Ok, this is what I am feeding the girls, tell me what's wrong?


In the Brooder
11 Years
May 7, 2008
I have 9 ladies in a large area.

My friends says that the ONLY thing she feeds her chicks are scratch, but I am wondering if that is not Ok after reading the treats list?

I bought the layer pellets, but they HATE it!
Usually they stay on the ground making yellow jackets food instead.

So I tossed up this mixture and they will eat some, but not all of it.
(again they hate the pellets only eat when nothing else is left)
Equal amounts of each....
1. Starter
2. Laying pellets
3. Scratch
4. soft Red Wheatberries
(a farmer live next to us and raises grain he let me glean his fields for scraps)
5. Oyster shell (seel below)

Then 2x a week they get yogurt with starter
Occassionally cottage cheese.
many x a week they get scraps from kitchen (0 potato peels, 0 onions)

I have not been feeding grit, rocks are plentiful, but I am thinking I should add this?

The oyster shell available in this area to buy is all so "powdery" & ends up on the ground.

Do you see anything that I should change?

Should I still "make" them eat the layer pellets?
Should I add grit to diet?

Anything else I should be giving them?

(I have 1 girl with NO shell on her eggs everytime) :mad:

Heather J

11 Years
May 29, 2008
I wouldn't worry about adding grit if they have access to sand/dirt. if the rest of your layers are producing good shells, and the no-shell layer is a newer layer, i wouldn't worry too much about the soft shells unless they've gone on for weeks, and weeks.

if it were me, I would try mixing more feed with the yogurt, but make it layer feed. Also, if you're going to feed kitchen scraps and it has sauce in it, make sure to incorporate layer feed into it. You may even want to buy some layer crumbles for sneaking into their food instead of the pellets if they are being picky about it. Some birds are picky about pelletcs vs crumbles as well, so it might pay to try crumbles just to see if they will eat it. You can also create a mash from the pellets with some milk and oats or something to soften them up and hide them among the food they like.

Good luck, and I hope someone else chimes in with ideas!


11 Years
Sep 4, 2008
Central Ohio
I'd reduce the amount of scratch you are feeding. Most contain a lot of corn that doesn't have as much protein as the layer feed and fills them up. I usually use my scratch as a treat (like to get everyone in the coop early).


Cows, Chooks & Impys - OH MY!
14 Years
Nov 9, 2007
SW Arkansas
Also, what kind of starter are you feeding? Around here you can't get non-medicated starter unless you order it. Grown chickens don't need the medication.
I'm one of those that believes scratch is a cool weather snack, not a primary food.
I guess I've never given my chickens much choice. If they are still hungry after free ranging they'll eat what's in their feeders and that happens to be layer pellets. They eat lots of it too. Snacks are just that, snacks.


12 Years
Aug 28, 2007
Stillwater, NJ
What age are these birds?

If they are laying - you dont need starter.

If not laying - you dont need layer food as it has too much calcium for young ones.

Oyster shell should not be mixed with food but placed in a separate bowl. They will only eat this when needed and only if they are laying.

As far as scratch, I dont use it, it is usually all filler junk. The chickens pick out the stuff they like best and then will leave the rest. I would only use scratch when it starts to get colder and then only use occasionally feeding later in the afternoon.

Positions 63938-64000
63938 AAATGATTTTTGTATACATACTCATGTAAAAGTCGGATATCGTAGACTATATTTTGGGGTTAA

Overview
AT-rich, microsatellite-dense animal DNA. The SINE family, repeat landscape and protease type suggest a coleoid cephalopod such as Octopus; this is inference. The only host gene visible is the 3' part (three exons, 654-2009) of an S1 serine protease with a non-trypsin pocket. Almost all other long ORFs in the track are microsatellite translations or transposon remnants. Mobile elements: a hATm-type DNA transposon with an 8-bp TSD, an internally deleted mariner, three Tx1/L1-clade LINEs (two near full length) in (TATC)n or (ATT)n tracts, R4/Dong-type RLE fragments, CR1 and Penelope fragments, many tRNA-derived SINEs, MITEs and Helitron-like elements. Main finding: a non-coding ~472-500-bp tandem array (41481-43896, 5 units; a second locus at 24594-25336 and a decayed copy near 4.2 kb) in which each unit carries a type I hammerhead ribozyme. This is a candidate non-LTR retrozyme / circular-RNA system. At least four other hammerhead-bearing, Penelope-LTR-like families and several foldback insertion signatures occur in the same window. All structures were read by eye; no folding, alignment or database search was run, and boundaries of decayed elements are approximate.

If they are of laying age and will not eat pellets, you can buy egg layer crumbles as well.

If they are freerangeing or have access to ground anywhere in a pen, they should not need extra grit.

edited to say: I just saw you mentioned one was laying. If she has no shell on the egg, she may have a calcium deficiency or absorption problem. Start with eliminating all that extra food and offer only egg layer crumbles or pellets, which ever and free choice oyster shell. This should solve it. If not, in addition to the above, also add in a vitamin program like avia charge 2000, that will take care of any absorption or deficiency problems. Good luck to you.
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11 Years
Aug 16, 2008
Brooksville, Fl
Try to get layer "crumbles"-alot of birds don't like the pellets,
a little scratch now and again is ok I guess.
I cut a milk jug down to make it a feeder and filled it with oyster shell and hung it in the corner and only the hen that lays eats it. The others don't even look at it, they should strt laying in the next month I guess
I do give them scraps of bread and occasional friut and oh how they love yogurt!
and a handful of cat food once in a while


In the Brooder
11 Years
Sep 11, 2008
they are chickens make them eat layer mash.

the issue with scratch is that they will what they like and not everything. they don't get what they need. (info from the nice lady at my local farm coop)

mash they are forced to get a well balanced diet.

I mix 25% scratch 25% flax (we like omega 3) 50% mash
no grit, no oyster. they free range a .5 acre fenced yard and they eat loads of crickets and weed / grass and grit they have to find on their own.

We get great eggs with good solid shells.

I hope I added something to this.


Flock Mistress
12 Years
Jan 30, 2007
They won't eat any kind of layer if your feeding them scratch first...I don't feed scratch til winter and cold weather set in and then only in the evening to keep their bodies warm at night, scratch or cracked corn stay in their crops and doesn't not digest quickly like layer feeds..it heats their bodies...Scratch and cracked corn are like candy to them and of course they will eat that first before a diet of good layer....

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